The 2016 Sweden Review of Innovation Policy deepens the 2012 Review by focusing on six policy initiatives central to the 2008 and 2012 Swedish Research and Innovation Bills, notably: 1) the increase in funding for university research, 2) the establishment of Strategic Research Areas, 3) actions designed to enhance the role of research institutes in Sweden’s innovation system, 4) the definition and funding of Strategic Innovation Areas in collaboration with industrial, academic and research institute actors, 5) the initiation of a Challenge-Driven Innovation programme addressing societal challenges, 6) improved prioritisation and support for Swedish participation in European research and innovation activities.
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Routine Jobs, Employment and Technological Innovation in Global Value Chains
The Tourism Satellite Account (TSA) is a standard statistical framework and the main tool for the economic measurement of tourism.
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The purpose of a Tourism Satellite Account is to analyse in detail all the aspects of demand for goods and services associated with the activity of visitors; to observe the operational interface with the supply of such goods and services within the economy; and to describe how this supply interacts with other economic activities.
The news that companies in OECD economies are increasingly bringing manufacturing activities back home has attracted a lot of attention in recent years. But considerable disagreement exists about how important this trend actually is for economies in particular the number of jobs that reshoring is supposed to bring back.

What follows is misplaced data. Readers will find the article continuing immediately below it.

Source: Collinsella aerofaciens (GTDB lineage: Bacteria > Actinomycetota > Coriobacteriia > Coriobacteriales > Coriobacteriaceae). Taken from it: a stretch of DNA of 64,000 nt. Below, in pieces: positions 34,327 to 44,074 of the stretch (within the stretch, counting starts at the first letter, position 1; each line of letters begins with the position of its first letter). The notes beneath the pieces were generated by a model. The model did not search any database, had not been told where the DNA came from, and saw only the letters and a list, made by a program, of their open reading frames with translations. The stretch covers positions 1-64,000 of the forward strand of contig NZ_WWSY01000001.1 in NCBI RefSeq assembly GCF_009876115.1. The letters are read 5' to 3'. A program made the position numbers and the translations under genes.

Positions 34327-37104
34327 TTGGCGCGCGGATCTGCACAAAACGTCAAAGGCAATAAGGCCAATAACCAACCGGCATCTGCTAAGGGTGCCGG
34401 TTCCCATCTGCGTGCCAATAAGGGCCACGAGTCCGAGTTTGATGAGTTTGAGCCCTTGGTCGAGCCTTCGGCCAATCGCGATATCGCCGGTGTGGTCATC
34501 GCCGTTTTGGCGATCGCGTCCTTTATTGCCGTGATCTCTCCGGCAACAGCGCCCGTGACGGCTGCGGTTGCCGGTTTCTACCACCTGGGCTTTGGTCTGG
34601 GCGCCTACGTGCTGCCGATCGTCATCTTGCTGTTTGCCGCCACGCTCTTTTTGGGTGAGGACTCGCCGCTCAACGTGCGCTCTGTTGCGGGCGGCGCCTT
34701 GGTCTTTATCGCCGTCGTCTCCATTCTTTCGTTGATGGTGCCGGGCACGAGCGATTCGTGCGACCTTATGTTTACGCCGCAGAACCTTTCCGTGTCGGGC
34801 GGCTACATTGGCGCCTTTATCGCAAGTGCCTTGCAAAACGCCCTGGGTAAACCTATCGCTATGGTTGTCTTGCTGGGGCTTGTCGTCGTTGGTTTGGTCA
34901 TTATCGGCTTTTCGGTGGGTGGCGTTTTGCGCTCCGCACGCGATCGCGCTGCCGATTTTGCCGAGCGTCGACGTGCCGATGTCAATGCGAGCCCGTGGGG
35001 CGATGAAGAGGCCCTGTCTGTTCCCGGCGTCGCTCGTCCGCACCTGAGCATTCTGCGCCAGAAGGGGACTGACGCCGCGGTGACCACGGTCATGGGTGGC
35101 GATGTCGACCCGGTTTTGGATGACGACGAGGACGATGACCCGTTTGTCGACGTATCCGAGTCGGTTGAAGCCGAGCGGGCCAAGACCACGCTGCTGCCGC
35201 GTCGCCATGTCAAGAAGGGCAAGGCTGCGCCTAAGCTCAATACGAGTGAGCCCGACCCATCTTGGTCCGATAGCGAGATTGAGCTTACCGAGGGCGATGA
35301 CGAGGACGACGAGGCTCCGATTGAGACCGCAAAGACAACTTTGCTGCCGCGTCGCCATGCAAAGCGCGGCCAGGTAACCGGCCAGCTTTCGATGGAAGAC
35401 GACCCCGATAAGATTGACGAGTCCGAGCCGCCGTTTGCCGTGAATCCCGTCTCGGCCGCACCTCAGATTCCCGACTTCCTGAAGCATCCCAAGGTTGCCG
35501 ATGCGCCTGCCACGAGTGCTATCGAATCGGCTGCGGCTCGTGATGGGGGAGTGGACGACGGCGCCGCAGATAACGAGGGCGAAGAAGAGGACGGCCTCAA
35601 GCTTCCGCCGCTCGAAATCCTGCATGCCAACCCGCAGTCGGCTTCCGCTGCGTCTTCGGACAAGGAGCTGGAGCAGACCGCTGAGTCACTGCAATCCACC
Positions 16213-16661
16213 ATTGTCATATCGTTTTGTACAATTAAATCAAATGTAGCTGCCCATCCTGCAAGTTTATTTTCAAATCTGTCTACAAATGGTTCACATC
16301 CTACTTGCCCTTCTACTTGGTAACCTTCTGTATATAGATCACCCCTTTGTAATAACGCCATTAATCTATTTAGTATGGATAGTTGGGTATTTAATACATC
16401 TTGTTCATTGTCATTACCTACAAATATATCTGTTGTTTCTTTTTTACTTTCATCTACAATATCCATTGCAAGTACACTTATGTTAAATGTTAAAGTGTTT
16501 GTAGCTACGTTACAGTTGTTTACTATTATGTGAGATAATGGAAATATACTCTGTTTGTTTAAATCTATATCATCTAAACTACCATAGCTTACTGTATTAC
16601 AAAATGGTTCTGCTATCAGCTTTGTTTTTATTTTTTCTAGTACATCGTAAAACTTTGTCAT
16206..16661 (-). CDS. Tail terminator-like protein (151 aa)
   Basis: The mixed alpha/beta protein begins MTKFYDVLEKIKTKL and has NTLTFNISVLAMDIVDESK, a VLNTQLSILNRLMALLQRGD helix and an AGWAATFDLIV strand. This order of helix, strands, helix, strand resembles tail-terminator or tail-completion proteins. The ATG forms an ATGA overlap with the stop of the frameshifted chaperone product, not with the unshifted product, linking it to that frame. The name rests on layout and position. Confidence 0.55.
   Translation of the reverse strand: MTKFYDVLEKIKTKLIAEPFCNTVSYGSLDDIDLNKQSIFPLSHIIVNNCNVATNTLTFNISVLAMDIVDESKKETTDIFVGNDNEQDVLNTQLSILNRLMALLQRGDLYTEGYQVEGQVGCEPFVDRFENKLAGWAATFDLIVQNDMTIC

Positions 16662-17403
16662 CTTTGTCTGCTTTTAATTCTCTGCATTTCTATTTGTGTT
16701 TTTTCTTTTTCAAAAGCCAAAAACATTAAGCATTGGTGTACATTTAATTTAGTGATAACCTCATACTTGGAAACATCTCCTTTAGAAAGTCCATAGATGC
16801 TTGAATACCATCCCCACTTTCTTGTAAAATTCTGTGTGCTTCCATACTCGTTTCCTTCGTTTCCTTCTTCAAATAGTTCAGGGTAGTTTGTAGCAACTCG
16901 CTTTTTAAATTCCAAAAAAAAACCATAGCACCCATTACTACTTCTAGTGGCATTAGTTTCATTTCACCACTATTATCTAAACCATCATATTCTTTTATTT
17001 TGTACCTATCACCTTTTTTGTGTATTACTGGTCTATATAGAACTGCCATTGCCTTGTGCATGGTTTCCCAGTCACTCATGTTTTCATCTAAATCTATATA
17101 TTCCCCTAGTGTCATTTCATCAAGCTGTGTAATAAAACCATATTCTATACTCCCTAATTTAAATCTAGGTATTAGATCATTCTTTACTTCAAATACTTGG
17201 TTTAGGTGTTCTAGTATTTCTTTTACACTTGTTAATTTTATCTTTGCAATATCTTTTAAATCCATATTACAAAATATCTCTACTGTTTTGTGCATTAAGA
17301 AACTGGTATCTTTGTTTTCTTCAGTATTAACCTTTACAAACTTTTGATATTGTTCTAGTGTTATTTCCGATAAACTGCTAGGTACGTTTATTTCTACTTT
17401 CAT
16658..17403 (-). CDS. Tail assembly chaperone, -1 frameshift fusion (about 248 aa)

This work addresses the role of global value chains (GVCs), workforce skills, ICT, innovation and industry structure in explaining employment levels of routine and non-routine occupations. The analysis encompasses 28 OECD countries over the period 2000-2011.
Achieving green growth requires ambitious transition management policies in key sectors such as energy, transport, water and agriculture. Provided that the pace of innovation in a number of these key areas is growing faster than ever before, the 2015 GGSD Forum examined how to foster the "next industrial revolution" by harnessing the potential of systems innovation policies to support green growth.
Social impact investment can provide new ways to more efficiently and effectively allocate public and private capital to address social and economic challenges at the global, national and local levels. While these innovative market-based approaches will not replace the core role of the public sector or the need for philanthropy, they can provide a potentially powerful means for leveraging existing capital.
This report provides a framework for assessing the social impact investment market and focuses on the need to build the evidence base, in particular for impact assessment compared to existing social service delivery models. The report highlights the importance of further international collaboration in developing global standards on definitions, data collection, impact measurement and evaluation of policies as well as experience sharing between players in the market. International organisations can play an important role in facilitating these collaborations as well as conducting further analysis and data collection.
Immediate action is needed to address the challenge of excess global steel capacity, according to industry and government officials at the OECD’s Steel Committee meeting in Paris on 30 November and 1 December 2015.